Central Algarve – the Seven Hanging Valleys Walk

posted in: Algarve, Portugal | 5
Percurso dos Sete Vales Suspensos (Seven Hanging Valleys Walk)
Harri and Geoff enjoying an easier stretch of coastline

One of the most enjoyable things about hiking is the interesting people we meet along the way. Not all are fellow hikers, of course, some are locals going about their daily lives, others may be visitors who have stopped to admire the same view as us.

Mostly we’ll strike up a friendly conversation, linger for ten minutes or so and then continue on our way. I think it’s safe to say we have never, ever stopped to talk to fellow hikers in a car park and then spent the rest of the day with them. But that’s exactly what happened when we ran into Denise and Geoff at Praia da Marinha a few days ago.

We’d decided to kick off our Algarve hiking season (this is a year-round season) with a tough but challenging 10-kilometre coastal walk. Unusually for the Algarve, the Percurso dos Sete Vales Suspensos (Seven Hanging Valleys Walk) is a signposted trail along a stretch of coastline somewhere between the popular resorts of Armação de Pêra and Carvoeiro. There are interpretation boards along its route explaining geological features like sink holes and informing hikers about local flora and fauna.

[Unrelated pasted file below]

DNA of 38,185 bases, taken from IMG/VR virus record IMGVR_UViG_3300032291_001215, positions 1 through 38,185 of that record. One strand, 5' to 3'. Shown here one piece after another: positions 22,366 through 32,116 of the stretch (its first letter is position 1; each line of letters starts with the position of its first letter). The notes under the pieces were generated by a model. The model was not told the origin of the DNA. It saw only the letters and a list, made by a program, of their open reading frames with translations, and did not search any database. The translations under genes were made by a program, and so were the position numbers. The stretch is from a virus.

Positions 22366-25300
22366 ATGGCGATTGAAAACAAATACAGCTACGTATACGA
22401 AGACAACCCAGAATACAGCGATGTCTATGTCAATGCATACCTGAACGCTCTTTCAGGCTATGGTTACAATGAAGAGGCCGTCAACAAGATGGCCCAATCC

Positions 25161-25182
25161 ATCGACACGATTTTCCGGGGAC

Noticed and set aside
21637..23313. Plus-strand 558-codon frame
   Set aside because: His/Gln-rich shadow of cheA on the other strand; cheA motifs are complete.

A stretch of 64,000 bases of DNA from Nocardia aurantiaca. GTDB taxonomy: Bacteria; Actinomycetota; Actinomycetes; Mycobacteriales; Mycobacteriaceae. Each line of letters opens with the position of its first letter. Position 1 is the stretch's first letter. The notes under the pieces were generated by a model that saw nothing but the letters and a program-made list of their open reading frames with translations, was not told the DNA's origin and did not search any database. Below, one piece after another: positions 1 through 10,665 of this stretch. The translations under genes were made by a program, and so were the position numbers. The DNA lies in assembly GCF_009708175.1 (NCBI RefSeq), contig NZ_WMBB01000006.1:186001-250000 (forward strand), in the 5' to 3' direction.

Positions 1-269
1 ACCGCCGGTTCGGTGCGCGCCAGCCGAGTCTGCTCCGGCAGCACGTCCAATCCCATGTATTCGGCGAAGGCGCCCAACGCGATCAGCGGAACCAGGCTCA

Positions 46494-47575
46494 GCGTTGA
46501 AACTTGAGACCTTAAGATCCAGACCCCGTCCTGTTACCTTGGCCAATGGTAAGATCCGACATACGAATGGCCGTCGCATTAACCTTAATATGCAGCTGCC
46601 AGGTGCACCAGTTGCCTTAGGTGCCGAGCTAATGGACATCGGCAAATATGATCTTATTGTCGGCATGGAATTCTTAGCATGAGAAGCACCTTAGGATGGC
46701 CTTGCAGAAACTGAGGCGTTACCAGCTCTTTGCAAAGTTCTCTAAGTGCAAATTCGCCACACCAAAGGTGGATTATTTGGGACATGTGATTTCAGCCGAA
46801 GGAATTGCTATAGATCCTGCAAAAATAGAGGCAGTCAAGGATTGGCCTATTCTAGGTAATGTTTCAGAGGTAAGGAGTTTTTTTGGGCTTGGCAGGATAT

Percurso dos Sete Vales Suspensos (Seven Hanging Valleys Walk)
The trail is named after the numerous hanging valleys along its length

From end to end the trail is only 5.7km and is described as of ‘medium difficulty’. Though there are certainly many advantages to having a car at our disposal (like getting to Marinha in the first place), it does mean we have to return to it at the end of the day. The easiest solution was to walk the route in both directions, finishing where we started.

Last time we were here we were walking from Ferragudo to Albufeira over two days. When we stopped to eat at the picnic area, we were joined by several friendly tabby cats who lived in a five-storey wooden ‘kennel’ and thought we might have a morsel to share. This time around, there was no sign of the cat colony and at first I thought it had been dispersed. Then, a languid individual wandered out from the vegetation and jumped onto a picnic table. A quick look around, revealed the cat house was still nearby, but had been moved to a shadier spot.

Percurso dos Sete Vales Suspensos (Seven Hanging Valleys Walk)
There was only one moggy at Marinha when we arrived